Tides and Storms

Tides and Storms – Stromness –  9 Feb 2016 – Tide height 3.9m (by tide table), pressure from BBC weather 973mb, all measurements taken on pier adjacent to Double Houses, Stromness.

The atmospheric pressure is measured in millibars (mb).  The standard pressure assumed by tide tables is 1013 mb.  The lowest pressure ever recorded was 925db.

As more pressure is exerted per mb the sea height decreases by about 10mm and of course the reverse is true.  Generally the maximum effect pressure has is 300mm.

By measurement the tide maximum height today was 400mm below the top of the pier.  The pressure was 973mb or 40mb below the presumed standard pressure.  Therefore the tide was 300mm higher than the standard pressure and of course the maximum tide height (4.2m) will be 100mm above the top of the pier when the pressure is at the lowest level ever recorded.

From the above measurements can be calculated the height of each pier/shore front property in Stromness and whether or not they are likely to flood when only affected by pressure (by comparable measurement or by utilising Ordnance Survey data).

Tides are caused by the effect of gravity on the seas by the moon and the sun, the amphidromic systems of the oceans and the shape of the coastline etc.  As air warms, it rises leading to low pressure at the surface.  As it cools it descends leading to high pressure at the surface.  In general, the lower the pressure the higher the winds and unsettled weather (rain etc) and the higher the pressure the lower the winds (sunshine etc). 

High winds in combination with high tides cause storm surges generally in the direction of the wind – this raises the tide level.  The tide damage is caused by the waves which store energy and then release this energy in combination with the winds.

The perfect storm conditions for a sea front property in Stromness are when the moon and sun align and are at their closest to the earth, when pressure is low and when the high winds and storm surges come from the South East. 

Rarely, a transient or a temporary oscillation may be experienced causing a tide which continues beyond the tide table predictions – this is not correctly understood – this condition may be known as a tidal strand and also a double high tide.  The conditions required are hypothesised as a sudden change in force, an entrance protected by island(s), pressure, winds etc. etc.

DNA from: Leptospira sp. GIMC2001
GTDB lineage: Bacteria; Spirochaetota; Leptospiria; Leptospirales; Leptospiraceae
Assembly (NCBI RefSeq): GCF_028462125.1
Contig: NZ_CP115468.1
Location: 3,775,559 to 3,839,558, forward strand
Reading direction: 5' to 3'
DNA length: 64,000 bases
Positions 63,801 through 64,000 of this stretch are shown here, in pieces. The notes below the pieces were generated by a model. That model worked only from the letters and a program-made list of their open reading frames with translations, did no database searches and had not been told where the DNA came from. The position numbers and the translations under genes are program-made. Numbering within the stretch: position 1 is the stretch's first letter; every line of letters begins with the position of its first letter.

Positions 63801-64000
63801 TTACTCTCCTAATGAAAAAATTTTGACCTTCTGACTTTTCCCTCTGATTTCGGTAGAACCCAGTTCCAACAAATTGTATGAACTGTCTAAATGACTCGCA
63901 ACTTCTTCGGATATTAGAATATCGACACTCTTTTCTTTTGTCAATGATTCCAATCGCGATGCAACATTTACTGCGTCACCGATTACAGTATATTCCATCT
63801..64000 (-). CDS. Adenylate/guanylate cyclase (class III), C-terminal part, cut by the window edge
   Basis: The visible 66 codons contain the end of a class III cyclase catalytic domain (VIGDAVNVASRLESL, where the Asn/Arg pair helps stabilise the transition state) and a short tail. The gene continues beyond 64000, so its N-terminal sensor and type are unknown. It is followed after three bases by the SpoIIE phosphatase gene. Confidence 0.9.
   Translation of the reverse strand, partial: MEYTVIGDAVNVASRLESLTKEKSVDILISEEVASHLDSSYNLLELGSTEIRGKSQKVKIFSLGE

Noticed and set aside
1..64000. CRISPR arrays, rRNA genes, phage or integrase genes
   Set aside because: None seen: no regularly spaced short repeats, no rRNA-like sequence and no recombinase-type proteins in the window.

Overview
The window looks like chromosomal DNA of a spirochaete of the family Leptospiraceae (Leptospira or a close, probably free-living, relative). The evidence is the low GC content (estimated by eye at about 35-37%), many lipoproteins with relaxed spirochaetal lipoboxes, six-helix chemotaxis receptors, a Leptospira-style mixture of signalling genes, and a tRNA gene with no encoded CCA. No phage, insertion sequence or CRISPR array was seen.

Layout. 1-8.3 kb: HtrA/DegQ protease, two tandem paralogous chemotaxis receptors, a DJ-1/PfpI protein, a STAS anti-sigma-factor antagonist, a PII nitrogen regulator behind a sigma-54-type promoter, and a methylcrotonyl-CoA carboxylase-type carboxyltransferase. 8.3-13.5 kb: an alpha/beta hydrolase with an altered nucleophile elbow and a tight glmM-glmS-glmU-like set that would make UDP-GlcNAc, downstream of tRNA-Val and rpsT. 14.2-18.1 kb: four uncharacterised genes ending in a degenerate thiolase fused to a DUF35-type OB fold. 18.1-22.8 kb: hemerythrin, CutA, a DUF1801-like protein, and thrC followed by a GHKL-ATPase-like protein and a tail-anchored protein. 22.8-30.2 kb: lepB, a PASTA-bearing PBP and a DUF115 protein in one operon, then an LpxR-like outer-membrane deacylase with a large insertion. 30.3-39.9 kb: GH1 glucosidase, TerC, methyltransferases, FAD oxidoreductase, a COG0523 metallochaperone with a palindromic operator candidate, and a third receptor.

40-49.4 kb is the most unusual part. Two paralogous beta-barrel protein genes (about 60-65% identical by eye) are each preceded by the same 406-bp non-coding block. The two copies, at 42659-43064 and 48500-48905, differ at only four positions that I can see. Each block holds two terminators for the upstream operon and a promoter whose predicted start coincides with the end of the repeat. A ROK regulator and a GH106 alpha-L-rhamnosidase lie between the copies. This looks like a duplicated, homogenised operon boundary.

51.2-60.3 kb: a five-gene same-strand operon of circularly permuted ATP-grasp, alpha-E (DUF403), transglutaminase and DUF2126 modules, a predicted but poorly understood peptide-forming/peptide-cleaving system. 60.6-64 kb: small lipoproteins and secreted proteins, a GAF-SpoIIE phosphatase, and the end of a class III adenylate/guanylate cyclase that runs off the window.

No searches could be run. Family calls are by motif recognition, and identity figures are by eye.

Importantly extreme and unusual conditions will occur periodically which will seriously affect water side properties (for example the great storm of 1953 etc).

A pier or shore front property owner should ensure they are correctly insured or have adequate funds to cover any maintenance, repairs or storm damage.  Communal owned piers would be well advised to put in place a sinking fund managed by a company.  It may well suit burdened owners who are not at risk to give up their rights to a pier to an at risk  owner who in exchange for the ownership would take on the maintainence costs.  When purchasing a pier or shore front property they should ensure they commission an adequate survey.  Should damage or suspected damage occur they should advise their insurance companies and utilise the professional services of an appropriate Chartered Construction Professional.

The Chartered Construction Professional, when assessing any damage, will be seeking data and analysing it as follows:

  • Construction of the pier, its mass, its bonding, its foundations and signs of damage.
  • Historical storms, their strength and damage caused.
  • Local conditions ie it has been suggested that the newest Ferry may be undermining the piers.

The Professional will be able to advise how the piers/structures should be repaired and maintained.

In extreme conditions Local Government etc assistance may be required.

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